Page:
Recent Comments

How to Make An Authentic Native-American Arrow

SAFETY FIRST: Ask an adult to help with tools you haven't used before.


Click here for a PDF version of these instructions.

I make arrows the way my Iroquois ancestors did long ago. You can, too.

In our modern world, the hard part is getting the material, but you can use some alternatives that I’ve suggested.

Just remember: These arrows might look crude, but they’re not toys. Use them for target practice only, under the supervision of an adult, or display them in your room. Be careful!

— Gordon Soaring Hawk



  • Adult help and/or supervision
  • Quarter-inch or 5/16-inch dowels
  • Bone, metal or slate, ground to shape, for arrowheads
  • Stout thread or cordage to attach feathers and arrowheads to the shaft
  • Hot glue, wood glue or ferrule cement
  • Wing feathers from a craft store
  • Water- or oil-based paint



STEP 1: Shafts should be about as thick as your little finger and a couple of inches longer than the distance from your armpit to your fingertips. Make sure they’re straight as an arrow! After you gather them (get permission before cutting any growing thing), bundle them in groups of five and let dry for a few days. Dowels can be used as a substitute; they are available at lumber and building-supply stores.


STEP 2: Once the shaft is dry, scrape off the bark until the wood is smooth.


STEP 3: Cut a notch (about as deep as the diameter of the shaft) for the bowstring by scraping one end with a sharp stone. To get a sharp stone, find a piece of quartzite cobble (river stone) and break it in half with another rock. At the end of the shaft that receives the arrowhead, scrape out a notch that is 3/8 – to 5/8-inch deep. You can also use a knife, small saw or file.


STEP 4: Grind an arrowhead into the right shape by scraping the material against a sidewalk until the arrowhead has a point and a sharp edge. It’s a simple but tedious process. For safer arrowheads, you can round off the point.


STEP 5: Using the sharp rock, gouge a notch on either side of the wide end of the arrowhead for holding the cordage.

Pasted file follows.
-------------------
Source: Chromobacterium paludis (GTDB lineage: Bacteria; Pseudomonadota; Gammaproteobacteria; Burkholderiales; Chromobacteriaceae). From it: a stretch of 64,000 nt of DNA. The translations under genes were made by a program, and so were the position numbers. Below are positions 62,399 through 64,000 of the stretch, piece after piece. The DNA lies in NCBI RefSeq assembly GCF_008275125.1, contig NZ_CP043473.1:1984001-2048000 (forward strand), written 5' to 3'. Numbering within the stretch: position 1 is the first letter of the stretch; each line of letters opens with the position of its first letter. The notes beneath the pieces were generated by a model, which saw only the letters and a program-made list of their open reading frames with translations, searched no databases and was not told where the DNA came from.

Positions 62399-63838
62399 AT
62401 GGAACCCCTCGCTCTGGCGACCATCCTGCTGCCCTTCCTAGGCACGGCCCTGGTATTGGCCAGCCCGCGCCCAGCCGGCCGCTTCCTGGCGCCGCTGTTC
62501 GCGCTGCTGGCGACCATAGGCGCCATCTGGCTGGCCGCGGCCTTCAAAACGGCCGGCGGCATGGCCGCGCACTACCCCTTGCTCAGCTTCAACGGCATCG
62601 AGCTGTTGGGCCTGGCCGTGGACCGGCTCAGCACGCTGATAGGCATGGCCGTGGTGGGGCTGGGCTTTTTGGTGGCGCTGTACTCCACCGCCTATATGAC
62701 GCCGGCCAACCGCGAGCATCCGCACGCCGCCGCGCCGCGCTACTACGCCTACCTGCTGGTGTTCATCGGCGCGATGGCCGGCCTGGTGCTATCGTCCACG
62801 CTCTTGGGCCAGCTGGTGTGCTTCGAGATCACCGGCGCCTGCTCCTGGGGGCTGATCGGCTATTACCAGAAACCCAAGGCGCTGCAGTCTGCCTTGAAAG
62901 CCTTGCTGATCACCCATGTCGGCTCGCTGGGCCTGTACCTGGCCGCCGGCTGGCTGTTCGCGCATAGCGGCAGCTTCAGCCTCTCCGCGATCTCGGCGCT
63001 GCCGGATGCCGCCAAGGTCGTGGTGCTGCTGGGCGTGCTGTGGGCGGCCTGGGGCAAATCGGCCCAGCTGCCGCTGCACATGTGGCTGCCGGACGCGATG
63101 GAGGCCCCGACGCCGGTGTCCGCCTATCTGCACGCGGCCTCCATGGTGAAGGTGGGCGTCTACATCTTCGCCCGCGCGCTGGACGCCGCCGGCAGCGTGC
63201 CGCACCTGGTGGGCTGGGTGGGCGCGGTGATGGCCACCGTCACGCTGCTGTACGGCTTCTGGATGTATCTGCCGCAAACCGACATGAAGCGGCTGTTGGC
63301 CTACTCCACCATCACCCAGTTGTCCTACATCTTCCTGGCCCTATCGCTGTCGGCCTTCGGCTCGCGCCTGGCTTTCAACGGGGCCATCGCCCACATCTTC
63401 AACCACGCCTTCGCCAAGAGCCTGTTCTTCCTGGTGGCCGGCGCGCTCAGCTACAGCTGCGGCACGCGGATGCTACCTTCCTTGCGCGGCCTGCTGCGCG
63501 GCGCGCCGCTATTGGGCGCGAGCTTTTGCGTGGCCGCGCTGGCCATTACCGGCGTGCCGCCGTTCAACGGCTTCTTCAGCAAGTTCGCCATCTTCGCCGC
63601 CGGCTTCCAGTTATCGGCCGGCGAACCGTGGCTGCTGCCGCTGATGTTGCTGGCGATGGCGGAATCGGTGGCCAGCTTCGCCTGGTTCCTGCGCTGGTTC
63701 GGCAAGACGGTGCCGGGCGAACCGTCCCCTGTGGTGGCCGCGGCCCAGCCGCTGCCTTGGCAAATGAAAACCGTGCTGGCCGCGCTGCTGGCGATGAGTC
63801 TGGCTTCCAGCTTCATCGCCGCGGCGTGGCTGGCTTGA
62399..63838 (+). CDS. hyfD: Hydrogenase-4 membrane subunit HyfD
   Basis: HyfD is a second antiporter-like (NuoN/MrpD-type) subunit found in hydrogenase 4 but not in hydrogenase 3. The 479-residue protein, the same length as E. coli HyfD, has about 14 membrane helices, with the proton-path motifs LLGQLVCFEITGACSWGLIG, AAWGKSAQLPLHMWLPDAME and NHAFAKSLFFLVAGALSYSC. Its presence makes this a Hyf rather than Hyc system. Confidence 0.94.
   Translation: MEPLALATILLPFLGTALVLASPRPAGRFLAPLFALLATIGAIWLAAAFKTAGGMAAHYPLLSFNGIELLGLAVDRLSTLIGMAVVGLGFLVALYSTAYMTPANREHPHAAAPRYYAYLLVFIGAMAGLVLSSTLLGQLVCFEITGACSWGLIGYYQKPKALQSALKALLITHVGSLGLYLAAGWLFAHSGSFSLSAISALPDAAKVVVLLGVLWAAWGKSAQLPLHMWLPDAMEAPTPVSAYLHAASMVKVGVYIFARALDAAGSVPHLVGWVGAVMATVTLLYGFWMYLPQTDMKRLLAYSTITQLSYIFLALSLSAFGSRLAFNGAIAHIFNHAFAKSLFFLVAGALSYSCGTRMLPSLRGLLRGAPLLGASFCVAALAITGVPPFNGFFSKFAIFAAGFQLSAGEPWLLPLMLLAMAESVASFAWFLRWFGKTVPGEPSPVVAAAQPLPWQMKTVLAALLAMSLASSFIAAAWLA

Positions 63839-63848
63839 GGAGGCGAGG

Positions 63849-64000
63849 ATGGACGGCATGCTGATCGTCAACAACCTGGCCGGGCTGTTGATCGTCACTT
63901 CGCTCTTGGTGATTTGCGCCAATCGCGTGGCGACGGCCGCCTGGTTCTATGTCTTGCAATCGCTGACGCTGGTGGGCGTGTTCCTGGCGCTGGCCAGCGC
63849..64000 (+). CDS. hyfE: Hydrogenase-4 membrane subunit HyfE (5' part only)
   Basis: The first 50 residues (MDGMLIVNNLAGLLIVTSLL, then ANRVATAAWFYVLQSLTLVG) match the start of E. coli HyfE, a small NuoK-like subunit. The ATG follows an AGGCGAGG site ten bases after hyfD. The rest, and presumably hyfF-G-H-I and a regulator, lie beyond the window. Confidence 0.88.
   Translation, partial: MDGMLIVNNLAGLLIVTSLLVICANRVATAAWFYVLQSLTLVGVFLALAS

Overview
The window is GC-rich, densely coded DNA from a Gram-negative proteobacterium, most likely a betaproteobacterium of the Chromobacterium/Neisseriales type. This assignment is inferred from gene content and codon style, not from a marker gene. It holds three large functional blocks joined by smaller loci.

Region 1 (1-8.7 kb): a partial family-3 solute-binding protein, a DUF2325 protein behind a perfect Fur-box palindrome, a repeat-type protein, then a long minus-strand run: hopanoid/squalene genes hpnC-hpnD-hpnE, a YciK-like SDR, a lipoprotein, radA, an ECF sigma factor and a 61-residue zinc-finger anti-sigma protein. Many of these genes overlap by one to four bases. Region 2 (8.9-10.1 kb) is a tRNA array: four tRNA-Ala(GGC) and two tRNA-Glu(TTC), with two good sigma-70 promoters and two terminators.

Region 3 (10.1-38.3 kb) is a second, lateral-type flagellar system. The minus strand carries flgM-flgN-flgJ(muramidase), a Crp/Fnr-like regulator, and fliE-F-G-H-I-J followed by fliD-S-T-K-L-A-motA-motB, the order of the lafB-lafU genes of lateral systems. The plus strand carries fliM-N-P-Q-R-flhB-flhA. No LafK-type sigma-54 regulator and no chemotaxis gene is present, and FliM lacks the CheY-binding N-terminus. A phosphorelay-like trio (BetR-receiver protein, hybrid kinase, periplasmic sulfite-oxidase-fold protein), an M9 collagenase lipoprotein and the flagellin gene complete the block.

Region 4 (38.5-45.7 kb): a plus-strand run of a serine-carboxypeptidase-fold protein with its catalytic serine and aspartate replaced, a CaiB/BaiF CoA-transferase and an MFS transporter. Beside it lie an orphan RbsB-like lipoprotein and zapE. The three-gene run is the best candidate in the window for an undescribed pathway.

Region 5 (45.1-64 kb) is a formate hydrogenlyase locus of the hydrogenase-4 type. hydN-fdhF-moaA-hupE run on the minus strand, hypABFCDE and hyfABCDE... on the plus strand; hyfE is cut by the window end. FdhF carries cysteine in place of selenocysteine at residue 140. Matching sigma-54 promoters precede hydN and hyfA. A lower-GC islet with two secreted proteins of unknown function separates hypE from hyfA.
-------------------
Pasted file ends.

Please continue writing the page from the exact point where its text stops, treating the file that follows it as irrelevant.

STEP 6: Place the arrowhead in the notch, wrap it with a piece of cordage 8 to 10 inches long and glue it with hot glue. I use resin, which is made from boiling pitch (sap) from trees. Making resin can be dangerous because natural turpentines must be burned off. For cordage, I use sinew, which I prepare by pounding deer tendons between rocks, then separate them into long, stringy fibers. Before I can use the sinew, I must chew it. The enzymes in saliva help dissolve the collagen that holds the tissues together, and this is what makes it work like glue. (Soaking it in water won’t work.)


STEP 7: For fletching (arranging) the feathers on your arrows, make sure each vane comes from the same side of the wing. Split each feather down the middle of the spine (use scissors or pocketknife) and trim it to size.


STEP 8: Glue the feathers onto the shaft, making sure the top feather is aligned with the bowstring notch, then space the two others equally from the first. Wrap more thread around each end of the feathers and set the arrow aside to dry for a day.


STEP 9: Once the wrappings are dry, the arrow is ready for painting. I put animal fat in a tin can and melt it in the sun. Then I mix in some reddish earth and daub it on the arrow with a paintbrush. You can use watercolors or oil-based paint.

Now it’s time for target practice!

Submit a Photo of Your Project

Important Note: Please only upload photos of your project. Because of privacy rules, we can't post any photos that show people's faces. Always ask for your parent's permission before uploading anything to a website.

10 Comments on How to Make An Authentic Native-American Arrow

  1. nice arrow but u need like months the grind the arrow head to goos shape with hands

  2. giggidygoo // June 10, 2008 at 9:16 pm // Reply

    bowman13 the correct way tomake the notches is to simply use a nail filer this will create a simple but yet affective arrow.

  3. where do u get fethers¿

  4. ace of spades // May 17, 2008 at 8:49 pm // Reply

    if you live in ohio simply go down to flint ridge.there is tons and tons of flint there but if u find a flint arrow head keep it dont put it on the arrow oh and this really helped me out thanks!

  5. how do i tell different knids of wood apart

  6. flintstone // April 24, 2008 at 5:57 pm // Reply

    is it ok that I use flint rock?

  7. crackerjackzach // April 11, 2008 at 12:41 pm // Reply

    its a good method but it looks hard

  8. i use deer antlers for my arrow heads…i have way to many antlers hangin and i cant find any good sharp rock so i though of the antlers…they work if the antlers are fresh or they lose the wieght from age…

  9. BigPapaSmurf // March 9, 2008 at 12:10 pm // Reply

    thx…. this info will help me to create an arrow for my NAS 200 class

  10. this is a good usefull way to use up boring hours u spend on playing computor games and watching tv, i like being creative and this is a good fun way to waste boring t.v time.

Leave a Reply to Cool dude Cancel reply

Please don't use your real name.